What people at HIMSS were afraid to say

One image of HIMSS that will not escape my mind is the movie Capricorn One—one of OJ’s non-slasher films.  For those who have not seen it, the movie centers on the first manned trip to Mars.  A NASA Mars mission won’t work, and its funding is endangered, so feds decide to fake it just this once. But then they have to keep the secret…

The astronauts are pulled off the ship just before launch by shadowy government types and whisked off to a film studio in the desert.  The space vehicle has a major defect which NASA just daren’t admit. At the studio, over a course of months, the astronauts are forced to act out the journey and the landing to trick the world into believing they have made the trip.

Upon the return trip to Earth, the empty spacecraft unexpectedly burns up due to a faulty heat shield during reentry. The captive astronauts realize that officials can never release them as it would expose the government’s elaborate hoax.

I think much of what I saw at the show was healthcare’s version of Capricorn One.  Nothing deliberately misleading, or meant as a cover-up or a hoax.  Rather more like highlighting a single grain of sand and trying to get others to believe the grain of sand in an entire beach.

The sets for interoperability and HIEs served as the Martian landscape, minus any red dust.  There was a wall behind the stage from where the presentation interoperability was shown.  I was tempted to sneak behind it to see if I could find the Wizard, the one pulling all the nobs and using the smoke and mirrors to such great effect.  It was an attempt to make believers, to make people believe the national healthcare network is coming together, to make us believe it is working today and that it is coming soon to a theater near you.

After all, it must be real; we saw it.  People wearing hats and shirts emblazoned with interoperability were telling us this was so, and they would not lie to you.

The big-wigs, and former big-wigs—kudos to Dr. B. for all his hard work—were at the show for everyone to see, and to add a smidgen of credibility to the message.  They would not say this was going to happen if it were not—Toto, say this ain’t true.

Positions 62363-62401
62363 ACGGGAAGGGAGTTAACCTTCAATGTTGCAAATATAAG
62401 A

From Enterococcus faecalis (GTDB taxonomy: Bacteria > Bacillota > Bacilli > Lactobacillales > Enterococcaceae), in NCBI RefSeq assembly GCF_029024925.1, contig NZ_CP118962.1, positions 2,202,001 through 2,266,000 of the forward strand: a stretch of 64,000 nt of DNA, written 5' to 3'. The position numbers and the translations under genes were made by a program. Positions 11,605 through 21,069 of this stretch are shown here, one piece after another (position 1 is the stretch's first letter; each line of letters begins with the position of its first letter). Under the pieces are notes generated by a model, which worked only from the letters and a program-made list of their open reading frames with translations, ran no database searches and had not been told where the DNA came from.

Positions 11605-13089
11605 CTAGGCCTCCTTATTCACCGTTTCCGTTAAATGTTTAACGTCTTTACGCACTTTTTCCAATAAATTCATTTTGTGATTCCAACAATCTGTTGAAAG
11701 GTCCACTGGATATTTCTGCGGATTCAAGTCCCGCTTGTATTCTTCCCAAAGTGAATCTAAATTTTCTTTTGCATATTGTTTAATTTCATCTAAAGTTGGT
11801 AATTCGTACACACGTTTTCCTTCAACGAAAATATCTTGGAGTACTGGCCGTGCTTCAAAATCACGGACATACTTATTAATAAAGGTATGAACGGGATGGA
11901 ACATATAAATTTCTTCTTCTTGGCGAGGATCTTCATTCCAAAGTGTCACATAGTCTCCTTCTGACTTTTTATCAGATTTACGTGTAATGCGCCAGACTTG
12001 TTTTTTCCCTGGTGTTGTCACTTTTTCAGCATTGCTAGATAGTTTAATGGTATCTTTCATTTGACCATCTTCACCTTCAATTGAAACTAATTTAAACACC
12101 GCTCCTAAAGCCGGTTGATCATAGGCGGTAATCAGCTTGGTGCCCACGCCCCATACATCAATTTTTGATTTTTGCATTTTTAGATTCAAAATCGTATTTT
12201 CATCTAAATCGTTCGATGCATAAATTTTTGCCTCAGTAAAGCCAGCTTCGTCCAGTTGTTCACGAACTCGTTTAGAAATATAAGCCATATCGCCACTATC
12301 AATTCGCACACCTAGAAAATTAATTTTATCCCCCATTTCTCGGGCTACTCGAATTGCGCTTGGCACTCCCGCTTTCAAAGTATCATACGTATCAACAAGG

The public relations were perfect, a little too perfect if you asked me.  Everyone was on message.  If you live in Oz and go to bed tonight believing all is right with the world, stop reading now.  If what you wanted from HIMSS was a warm and fuzzy feeling that everything is under control and that someone really has a plan to make everything work you probably loved it.

Here is the truth as this reporter saw it.  This is not for the squeamish, and some of it may be offensive to children under thirteen or C-suiters over forty.  In the general sessions nobody dared speak to the fact that:

  • Most large EHR implementations are failing.
  • Meaningful Use isn’t, and most hospitals will fail to meet it.
  • Hospital productivity is falling faster than are the Cubs chances of winning a pennant.
  • Most hospitals changed their business model to chase the check
  • Most providers will not see a nickel of the ARRA money—the check is not in the mail and it may never be.

The future as they see it is not here, and may never be, at least until someone comes up with a viable plan.  Indeed, CMS and the ONC have altered the future, but it ain’t what it used to be.  People speak to the need to disrupt healthcare.  Disrupt it is exactly what they have done.  The question is what will it cost to undo the disruption once reason reenters the equation?  What then is the future for many hospitals?

  • Hospitals on the whole will lose more much more money due to failing to be ready for ICD-10 than they will ever have seen through the ARRA lottery.
  • It make take years to recover the productivity loses from EHR and the recoup those revenues.
  • Hospitals spending money to design their systems to tie them into the mythical HIE/N-HIN beast will spend millions redesigning them to adapt to the real interconnect solution.
  • The real interconnect solution will be built bottom-up, from patients and their primary care physicians.
  • Standardized EMRs will reside in the cloud and patients will use the next generation of smart devices.  And like it or not, the winners will be Apple, Google, and Microsoft, not the ONC and CMS.  Why?  Because that is who real people go to to buy technology and applications.  A doctor still does not know which EHR to buy or how to make it work.  Give that same doctor a chance to buy a solution on a device like an iPad and the line of customers will circle the block.